The Freedom Charter for Syria

FREE-Syria: In 1953 a unique idea was proposed in South Africa: ask citizens across the country what their hopes and dreams were for the future. The African National Congress (ANC), in cooperation with the South African Indian Congress, the South African Coloured People’s Organization, and the South African Congress of Democrats created the National Action Council (NAC) to do just that. The NAC recruited South Africans from all walks of life and trained more than 50,000 volunteers. Surveying continued until 1955, when representatives from across South Africa went to Kliptown to help create the Freedom Charter. The Freedom Charter was adopted by the ANC and its associating organizations that same year.

In the following decades, the Freedom Charter was distributed to every corner of South Africa and became a symbol for hope and unity for the people. Due to apartheid, the Freedom Charter could not be used in an official political capacity until the end of apartheid in 1994. The Freedom Charter formed the bases for many articles in South Africa’s Post-Apartheid Constitution.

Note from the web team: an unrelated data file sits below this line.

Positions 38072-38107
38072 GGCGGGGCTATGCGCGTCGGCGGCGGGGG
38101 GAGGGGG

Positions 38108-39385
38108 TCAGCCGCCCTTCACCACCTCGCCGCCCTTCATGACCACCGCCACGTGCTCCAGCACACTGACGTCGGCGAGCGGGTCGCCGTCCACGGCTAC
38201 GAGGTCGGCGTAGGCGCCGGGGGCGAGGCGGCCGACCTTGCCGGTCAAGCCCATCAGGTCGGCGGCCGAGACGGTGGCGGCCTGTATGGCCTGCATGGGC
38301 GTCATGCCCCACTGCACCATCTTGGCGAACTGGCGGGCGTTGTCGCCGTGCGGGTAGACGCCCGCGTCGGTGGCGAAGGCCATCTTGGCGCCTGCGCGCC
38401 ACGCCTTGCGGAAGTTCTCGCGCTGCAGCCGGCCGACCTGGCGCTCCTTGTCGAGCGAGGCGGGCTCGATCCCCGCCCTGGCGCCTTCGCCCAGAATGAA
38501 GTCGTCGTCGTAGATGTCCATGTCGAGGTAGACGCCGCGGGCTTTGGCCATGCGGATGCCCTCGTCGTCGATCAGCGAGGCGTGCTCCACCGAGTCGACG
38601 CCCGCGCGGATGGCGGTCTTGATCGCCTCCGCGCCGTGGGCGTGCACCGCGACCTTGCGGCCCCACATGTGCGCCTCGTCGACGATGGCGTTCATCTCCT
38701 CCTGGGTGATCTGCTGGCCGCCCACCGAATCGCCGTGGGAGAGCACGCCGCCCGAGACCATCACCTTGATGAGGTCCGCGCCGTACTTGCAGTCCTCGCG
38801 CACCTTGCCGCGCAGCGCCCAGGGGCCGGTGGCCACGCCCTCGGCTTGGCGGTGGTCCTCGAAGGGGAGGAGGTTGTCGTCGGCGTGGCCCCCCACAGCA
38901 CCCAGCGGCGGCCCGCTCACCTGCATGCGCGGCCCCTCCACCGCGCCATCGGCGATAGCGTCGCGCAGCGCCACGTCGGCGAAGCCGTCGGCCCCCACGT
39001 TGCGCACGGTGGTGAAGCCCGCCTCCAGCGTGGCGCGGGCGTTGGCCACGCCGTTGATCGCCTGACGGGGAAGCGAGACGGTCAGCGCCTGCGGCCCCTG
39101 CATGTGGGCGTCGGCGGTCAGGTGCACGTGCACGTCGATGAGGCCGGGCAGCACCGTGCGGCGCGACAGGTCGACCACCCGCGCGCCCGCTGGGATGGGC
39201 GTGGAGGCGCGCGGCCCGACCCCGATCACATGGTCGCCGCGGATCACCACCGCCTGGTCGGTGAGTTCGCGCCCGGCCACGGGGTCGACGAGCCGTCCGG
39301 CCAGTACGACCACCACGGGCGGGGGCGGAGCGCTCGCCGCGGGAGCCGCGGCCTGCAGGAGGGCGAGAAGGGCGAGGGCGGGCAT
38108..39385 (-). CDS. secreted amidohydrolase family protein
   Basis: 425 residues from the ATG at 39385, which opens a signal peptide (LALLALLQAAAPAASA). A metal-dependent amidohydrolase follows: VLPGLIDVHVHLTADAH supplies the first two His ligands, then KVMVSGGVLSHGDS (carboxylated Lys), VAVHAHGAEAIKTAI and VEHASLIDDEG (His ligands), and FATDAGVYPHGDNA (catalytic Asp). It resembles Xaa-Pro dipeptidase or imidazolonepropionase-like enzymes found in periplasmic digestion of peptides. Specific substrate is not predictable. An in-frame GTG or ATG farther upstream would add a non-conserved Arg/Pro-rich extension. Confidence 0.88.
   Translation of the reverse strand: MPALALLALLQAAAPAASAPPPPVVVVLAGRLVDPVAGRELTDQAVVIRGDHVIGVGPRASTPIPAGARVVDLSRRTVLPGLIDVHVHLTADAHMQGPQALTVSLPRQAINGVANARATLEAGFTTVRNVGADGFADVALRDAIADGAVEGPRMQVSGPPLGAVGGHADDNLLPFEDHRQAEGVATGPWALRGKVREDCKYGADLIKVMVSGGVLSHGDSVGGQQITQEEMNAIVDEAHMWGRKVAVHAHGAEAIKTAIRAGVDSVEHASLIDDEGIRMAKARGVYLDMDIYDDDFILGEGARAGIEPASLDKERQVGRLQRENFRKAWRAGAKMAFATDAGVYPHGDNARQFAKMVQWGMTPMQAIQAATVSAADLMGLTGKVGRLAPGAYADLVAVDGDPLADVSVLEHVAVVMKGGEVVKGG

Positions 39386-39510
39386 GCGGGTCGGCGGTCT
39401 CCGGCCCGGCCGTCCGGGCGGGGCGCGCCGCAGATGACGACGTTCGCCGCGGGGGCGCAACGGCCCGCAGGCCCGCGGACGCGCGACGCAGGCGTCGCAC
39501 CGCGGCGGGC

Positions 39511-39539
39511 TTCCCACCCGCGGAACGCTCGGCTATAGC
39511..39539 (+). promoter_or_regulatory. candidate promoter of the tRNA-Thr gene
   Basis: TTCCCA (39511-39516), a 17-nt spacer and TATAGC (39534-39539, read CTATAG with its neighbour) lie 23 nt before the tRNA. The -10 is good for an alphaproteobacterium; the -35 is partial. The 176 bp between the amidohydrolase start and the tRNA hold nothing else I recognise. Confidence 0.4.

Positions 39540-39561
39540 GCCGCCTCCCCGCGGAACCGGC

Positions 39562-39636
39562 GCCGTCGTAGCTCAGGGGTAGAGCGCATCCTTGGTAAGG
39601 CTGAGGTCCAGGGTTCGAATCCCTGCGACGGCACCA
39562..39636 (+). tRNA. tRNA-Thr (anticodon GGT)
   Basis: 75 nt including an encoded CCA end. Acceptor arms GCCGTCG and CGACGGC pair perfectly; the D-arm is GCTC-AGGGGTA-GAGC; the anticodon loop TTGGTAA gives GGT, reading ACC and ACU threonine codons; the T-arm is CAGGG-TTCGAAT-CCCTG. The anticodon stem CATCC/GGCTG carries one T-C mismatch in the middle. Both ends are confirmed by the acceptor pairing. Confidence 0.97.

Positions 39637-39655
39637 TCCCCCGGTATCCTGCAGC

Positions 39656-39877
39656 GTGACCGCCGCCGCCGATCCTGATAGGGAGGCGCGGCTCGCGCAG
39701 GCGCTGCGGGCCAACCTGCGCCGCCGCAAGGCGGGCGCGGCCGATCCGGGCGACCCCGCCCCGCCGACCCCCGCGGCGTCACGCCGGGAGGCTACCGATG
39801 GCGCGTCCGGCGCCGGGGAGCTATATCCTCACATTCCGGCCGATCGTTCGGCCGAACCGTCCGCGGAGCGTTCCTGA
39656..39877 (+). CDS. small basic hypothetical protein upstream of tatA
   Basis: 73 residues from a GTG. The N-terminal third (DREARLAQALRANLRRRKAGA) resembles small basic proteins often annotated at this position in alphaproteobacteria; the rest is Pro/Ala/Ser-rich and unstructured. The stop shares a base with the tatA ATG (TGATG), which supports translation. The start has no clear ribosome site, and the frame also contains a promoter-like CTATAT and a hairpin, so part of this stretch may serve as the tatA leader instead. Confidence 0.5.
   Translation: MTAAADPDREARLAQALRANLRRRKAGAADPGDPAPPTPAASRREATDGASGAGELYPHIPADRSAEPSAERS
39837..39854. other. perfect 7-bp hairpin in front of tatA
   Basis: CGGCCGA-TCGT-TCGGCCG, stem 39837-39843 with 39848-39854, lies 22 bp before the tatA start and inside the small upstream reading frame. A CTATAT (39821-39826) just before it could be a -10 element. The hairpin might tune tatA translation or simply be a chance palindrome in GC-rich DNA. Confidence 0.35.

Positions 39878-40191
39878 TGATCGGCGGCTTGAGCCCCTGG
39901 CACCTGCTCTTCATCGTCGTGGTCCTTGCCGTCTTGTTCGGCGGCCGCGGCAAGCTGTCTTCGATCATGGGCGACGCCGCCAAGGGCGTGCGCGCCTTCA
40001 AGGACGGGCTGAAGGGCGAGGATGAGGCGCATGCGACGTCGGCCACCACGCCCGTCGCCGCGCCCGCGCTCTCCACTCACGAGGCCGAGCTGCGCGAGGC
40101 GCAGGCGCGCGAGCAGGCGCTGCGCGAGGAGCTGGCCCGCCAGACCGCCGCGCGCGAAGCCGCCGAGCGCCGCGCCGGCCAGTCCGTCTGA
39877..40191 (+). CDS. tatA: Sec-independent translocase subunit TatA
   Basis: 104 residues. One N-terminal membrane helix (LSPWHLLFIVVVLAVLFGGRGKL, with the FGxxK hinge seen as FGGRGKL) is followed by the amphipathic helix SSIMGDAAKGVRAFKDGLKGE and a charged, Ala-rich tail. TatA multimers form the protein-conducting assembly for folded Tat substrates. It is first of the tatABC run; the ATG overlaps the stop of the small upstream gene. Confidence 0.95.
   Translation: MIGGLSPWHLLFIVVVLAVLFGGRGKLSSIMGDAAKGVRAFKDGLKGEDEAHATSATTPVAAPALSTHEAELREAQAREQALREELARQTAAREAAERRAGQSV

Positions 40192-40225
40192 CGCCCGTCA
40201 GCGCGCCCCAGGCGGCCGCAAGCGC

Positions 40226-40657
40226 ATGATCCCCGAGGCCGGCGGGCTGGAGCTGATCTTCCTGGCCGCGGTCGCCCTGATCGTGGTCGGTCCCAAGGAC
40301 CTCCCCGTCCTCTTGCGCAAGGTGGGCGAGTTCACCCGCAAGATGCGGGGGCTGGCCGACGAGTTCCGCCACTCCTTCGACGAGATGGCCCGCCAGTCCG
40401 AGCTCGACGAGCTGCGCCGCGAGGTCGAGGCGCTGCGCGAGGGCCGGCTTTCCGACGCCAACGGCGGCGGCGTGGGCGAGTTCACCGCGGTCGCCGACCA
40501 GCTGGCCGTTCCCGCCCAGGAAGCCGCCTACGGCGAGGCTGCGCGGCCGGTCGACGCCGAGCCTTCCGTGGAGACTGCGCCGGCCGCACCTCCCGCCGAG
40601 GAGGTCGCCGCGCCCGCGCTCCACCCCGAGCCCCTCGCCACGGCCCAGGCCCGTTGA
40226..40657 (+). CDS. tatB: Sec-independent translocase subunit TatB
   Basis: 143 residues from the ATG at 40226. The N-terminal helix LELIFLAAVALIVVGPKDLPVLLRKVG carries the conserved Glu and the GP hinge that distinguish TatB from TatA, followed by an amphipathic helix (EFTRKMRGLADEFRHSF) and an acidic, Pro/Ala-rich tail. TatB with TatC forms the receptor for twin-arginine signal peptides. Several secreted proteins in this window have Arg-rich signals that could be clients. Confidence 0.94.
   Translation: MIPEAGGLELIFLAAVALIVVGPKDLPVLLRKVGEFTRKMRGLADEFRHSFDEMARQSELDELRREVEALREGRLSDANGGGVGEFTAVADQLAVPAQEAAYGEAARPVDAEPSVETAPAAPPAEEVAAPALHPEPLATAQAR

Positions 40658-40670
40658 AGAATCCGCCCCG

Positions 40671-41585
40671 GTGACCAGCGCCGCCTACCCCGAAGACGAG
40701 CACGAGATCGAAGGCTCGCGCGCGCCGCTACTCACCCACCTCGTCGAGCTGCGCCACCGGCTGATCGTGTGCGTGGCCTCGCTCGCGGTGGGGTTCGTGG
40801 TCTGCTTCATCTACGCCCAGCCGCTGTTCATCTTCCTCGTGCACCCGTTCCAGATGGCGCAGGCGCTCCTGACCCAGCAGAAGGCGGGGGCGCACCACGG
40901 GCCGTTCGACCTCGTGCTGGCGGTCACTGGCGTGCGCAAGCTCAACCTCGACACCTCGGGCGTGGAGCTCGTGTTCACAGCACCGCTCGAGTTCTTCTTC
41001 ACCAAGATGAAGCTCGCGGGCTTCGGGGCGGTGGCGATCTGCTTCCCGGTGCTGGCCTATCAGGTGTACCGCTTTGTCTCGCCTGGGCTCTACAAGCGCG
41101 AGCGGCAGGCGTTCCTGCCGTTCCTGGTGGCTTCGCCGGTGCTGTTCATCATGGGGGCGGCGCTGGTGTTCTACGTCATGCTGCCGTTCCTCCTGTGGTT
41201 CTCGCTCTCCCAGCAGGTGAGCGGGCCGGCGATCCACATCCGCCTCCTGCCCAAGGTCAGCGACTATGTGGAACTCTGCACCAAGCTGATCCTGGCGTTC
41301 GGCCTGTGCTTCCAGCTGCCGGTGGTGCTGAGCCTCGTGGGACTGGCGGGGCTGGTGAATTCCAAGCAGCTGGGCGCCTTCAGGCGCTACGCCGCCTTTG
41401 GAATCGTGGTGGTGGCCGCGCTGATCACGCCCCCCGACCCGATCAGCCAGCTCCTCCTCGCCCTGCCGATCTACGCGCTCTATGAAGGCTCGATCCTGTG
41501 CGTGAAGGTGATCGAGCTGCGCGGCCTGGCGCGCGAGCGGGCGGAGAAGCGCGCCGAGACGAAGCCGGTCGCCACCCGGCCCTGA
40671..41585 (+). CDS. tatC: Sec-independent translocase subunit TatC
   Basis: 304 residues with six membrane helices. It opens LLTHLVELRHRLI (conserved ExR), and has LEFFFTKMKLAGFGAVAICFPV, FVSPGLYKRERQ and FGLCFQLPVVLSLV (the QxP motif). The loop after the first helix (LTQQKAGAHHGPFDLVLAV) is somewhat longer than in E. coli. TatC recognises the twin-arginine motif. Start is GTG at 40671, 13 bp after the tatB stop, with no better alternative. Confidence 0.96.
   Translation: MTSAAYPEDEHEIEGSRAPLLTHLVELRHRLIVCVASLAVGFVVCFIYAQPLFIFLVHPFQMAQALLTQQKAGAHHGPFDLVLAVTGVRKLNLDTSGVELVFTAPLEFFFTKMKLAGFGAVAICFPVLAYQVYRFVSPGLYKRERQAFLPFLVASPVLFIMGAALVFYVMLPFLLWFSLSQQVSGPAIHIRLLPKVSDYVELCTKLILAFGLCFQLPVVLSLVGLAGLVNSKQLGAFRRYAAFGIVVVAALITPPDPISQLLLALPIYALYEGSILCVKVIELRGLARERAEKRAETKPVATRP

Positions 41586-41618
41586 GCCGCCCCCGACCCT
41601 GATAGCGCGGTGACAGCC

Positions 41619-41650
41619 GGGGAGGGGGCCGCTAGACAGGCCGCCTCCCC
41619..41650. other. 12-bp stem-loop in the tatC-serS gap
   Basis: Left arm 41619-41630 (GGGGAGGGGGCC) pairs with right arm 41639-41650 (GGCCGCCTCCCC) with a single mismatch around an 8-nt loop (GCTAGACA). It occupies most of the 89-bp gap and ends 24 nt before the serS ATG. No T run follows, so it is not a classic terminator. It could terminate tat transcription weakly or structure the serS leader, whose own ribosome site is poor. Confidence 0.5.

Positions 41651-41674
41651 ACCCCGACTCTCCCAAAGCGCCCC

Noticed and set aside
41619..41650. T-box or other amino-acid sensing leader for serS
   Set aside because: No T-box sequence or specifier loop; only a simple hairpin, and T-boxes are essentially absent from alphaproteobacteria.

FREE-Syria recognized the influential nature that such a document can have and proposed creating a Syrian Freedom Charter.

Rafif Jouejati, Director of FREE-Syria, talks to Danny Postel, Associate Director of the University of Denver’s Center for Middle East Studies, about the Freedom Charter:

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